The course starts with Herbal Basics, which helps you to understand how to choose herbs for various applications, which preparations are best for which cases, and how to store and organize your herbs. The second unit focuses on Kitchen Herbs, and unit 3 delves into using herbs for day-to-day ailments such as colds and flu, stomach aches, and reproductive health.

After that, the course delves into herbs for nervous system support and herbal body treatments. The final unit of the course looks at the bigger picture of homeopathic medicine in context, looking at how to integrate it into your life and how it interacts with allopathic medicine.

Who It’s For

If you’re looking to get a well-rounded course that’s suited to the beginner-level, this one offers a good balance of casual self-paced learning with practical outcomes. If you aren’t looking for professional-level certification, but want to have a deeper, more accurate understanding of how to safely use herbal medicines in your home than you might get from doing basic research online, this is a great option.

While this certification will not be enough to work at the clinical level, this can also be a great jumping-off point that can help you start on your learning journey if you decided to pursue a career in herbalism. The Herbal Academy offers further courses in more advanced herbalism, as well as a course for would-be entrepreneurs who want to work in herbal fields.

Interaction with your instructors is limited to the course’s Facebook group, where you can interact with other students as well.

Pros

  • Self-directed learning at your own pace
  • Covers many aspects of herbalism
  • Comprehensive, yet affordable
  • Starting point for more advanced studies

Cons

  • Course textbook costs an additional fee
  • Interaction is limited to a Facebook group


6. Best Home Wellness Course: Herbal and Home Remedies: Essential Favorites

  • 30 minutes free with Skillshare subscription Our rating  
  • Course Highlights
  • Skill Level: Beginner
  • Certification Offered: No
  • Quick introduction to the basics of herbalism

Why we like it

This class offers practical and approachable ways to start incorporating herbs into your daily life.

Course Overview

This light and breezy course is taught by Elizabeth Heck, founder of the Home Herb School. In this short class, she walks you through several home remedies that you can make quickly and easily in your home kitchen.

The course focuses on practical and simple applications for common culinary ingredients like garlic, ginger, and mint. Heck shows you how to prepare these plant ingredients to take advantage of their healthful and healing properties for everyday ailments. The course also covers what herbs to take with you for first aid during a trip.

Her course focuses on a few common issues: cold and flu remedies, first aid, energy-enhancing herbs, and kitchen medicine. Several recipes are demonstrated in the course, such as how to make fire cider. This health tonic is often used during cold and flu season to boost the immune system and your body’s circulation. Students also see how to make a relaxing lavender spray, homemade chai tea, and other medicinal teas and compounds.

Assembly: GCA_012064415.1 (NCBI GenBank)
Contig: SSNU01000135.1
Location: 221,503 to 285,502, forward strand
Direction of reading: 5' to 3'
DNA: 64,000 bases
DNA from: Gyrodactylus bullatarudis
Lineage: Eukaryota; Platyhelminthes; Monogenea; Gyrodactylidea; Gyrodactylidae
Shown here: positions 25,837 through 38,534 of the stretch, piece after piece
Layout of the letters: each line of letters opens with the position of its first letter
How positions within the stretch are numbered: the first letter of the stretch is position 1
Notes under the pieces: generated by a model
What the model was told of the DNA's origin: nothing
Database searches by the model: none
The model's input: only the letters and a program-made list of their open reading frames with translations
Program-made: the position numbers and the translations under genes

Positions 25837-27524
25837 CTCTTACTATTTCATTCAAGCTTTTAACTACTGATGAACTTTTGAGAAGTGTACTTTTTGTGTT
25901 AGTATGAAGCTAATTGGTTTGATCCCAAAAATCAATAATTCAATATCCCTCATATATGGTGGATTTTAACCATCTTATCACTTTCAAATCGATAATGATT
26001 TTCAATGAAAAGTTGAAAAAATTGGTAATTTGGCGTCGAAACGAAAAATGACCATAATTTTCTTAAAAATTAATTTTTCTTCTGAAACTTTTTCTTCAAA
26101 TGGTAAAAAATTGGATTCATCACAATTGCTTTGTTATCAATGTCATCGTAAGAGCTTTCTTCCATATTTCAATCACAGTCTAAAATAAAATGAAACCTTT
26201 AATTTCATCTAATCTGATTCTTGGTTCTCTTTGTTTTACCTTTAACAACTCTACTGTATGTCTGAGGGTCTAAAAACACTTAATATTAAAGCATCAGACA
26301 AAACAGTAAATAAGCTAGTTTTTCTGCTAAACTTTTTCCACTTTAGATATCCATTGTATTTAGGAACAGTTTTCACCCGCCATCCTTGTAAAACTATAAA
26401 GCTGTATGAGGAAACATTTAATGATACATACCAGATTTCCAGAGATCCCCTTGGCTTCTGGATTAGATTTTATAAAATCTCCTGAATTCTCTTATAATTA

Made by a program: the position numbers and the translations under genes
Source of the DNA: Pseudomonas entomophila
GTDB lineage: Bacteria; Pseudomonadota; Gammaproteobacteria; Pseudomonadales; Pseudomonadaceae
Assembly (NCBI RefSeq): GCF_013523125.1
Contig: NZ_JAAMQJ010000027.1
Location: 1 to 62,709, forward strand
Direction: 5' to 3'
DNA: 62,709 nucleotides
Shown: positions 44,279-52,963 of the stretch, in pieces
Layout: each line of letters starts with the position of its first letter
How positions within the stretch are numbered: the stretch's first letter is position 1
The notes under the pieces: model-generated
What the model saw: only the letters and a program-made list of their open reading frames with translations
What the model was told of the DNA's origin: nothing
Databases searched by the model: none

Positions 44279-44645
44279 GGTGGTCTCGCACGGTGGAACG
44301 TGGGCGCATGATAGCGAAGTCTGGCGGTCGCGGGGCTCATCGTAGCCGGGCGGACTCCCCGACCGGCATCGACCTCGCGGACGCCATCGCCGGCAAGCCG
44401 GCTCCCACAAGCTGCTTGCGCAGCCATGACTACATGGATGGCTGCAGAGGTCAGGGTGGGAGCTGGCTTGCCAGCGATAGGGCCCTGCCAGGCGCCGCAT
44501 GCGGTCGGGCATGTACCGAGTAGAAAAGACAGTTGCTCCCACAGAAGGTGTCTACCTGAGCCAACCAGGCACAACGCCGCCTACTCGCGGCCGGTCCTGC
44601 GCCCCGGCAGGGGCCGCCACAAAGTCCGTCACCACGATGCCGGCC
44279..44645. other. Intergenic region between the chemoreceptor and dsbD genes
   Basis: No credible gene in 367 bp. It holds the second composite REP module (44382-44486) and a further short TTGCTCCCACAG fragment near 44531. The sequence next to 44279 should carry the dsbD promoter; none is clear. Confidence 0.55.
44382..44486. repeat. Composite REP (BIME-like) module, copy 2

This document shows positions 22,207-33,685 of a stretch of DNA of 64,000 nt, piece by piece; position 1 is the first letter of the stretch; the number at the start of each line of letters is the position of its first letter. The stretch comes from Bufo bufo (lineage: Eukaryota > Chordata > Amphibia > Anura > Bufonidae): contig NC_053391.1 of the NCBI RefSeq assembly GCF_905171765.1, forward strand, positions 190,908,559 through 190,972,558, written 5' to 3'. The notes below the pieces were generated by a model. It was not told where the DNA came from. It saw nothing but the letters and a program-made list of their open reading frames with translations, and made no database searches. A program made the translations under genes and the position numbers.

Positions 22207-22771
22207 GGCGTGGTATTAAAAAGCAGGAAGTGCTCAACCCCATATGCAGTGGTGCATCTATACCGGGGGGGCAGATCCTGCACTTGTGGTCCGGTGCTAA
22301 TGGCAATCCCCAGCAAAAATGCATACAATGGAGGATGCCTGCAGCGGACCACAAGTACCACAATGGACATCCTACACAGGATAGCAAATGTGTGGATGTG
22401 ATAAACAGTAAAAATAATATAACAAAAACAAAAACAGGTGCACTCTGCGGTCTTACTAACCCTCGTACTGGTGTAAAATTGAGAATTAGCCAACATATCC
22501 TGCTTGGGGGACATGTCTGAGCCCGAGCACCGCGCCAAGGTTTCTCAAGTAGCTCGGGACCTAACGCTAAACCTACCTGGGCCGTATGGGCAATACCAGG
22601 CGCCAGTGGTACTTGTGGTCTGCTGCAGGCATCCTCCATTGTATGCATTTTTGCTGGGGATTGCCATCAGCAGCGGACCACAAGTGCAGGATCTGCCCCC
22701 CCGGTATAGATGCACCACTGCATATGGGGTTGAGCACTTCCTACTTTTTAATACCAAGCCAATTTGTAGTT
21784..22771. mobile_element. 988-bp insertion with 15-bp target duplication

Who It’s For

Not everyone is looking to become an expert. If you just want a simple and straightforward course that will show you a few practical recipes that you can make in your own kitchen every day, you’ll appreciate this class. By focusing on some of the most common daily ailments, you’ll be sure to find useful tips and recipes you’ll return to again and again in this course.

At only a half-hour long, the class is pretty low-commitment and the deeper principles of herbal medicine and wellness aren’t really covered deeply. But it may give you some inspiration for your own personal research. That said, you may want to combine it with a more in-depth course after.

The handful of recipes demonstrated in this class are by no means a comprehensive collection of remedies. They also go by quickly, so you may need to watch them back a few times if you’re new to working with herbs and kitchen medicine. However, this is a great way to get more comfortable in the kitchen taking your health into your own hands and seeing if herbalism is something you want to pursue further.

Pros

  • Quick and approachable class
  • Practical, everyday recipes
  • Easy way to start learning and getting comfortable

Cons

  • Light on health concepts and info
  • Short recipe demonstrations


7. Best Academic Herbal Studies Program: ACHS Herbal Studies, Master Herbalist

  • 39 credits $19,613 before financial aid Our rating  
  • Course Highlights
  • Skill Level: Advanced
  • Certification Offered: Yes
  • Perfect for medical professionals looking into herbalism

Why we like it

For professionals with a medical background, this course in herbal studies can enrich your ability to treat your patients.

Course Overview

Geared toward people who already have completed studies in medicine or a scientific field, this Master’s program by the American College of Healthcare Sciences gives students the know-how and the degree to work in integrated medicine. The course is 100% online, and the college will send you any textbooks and supplements you need.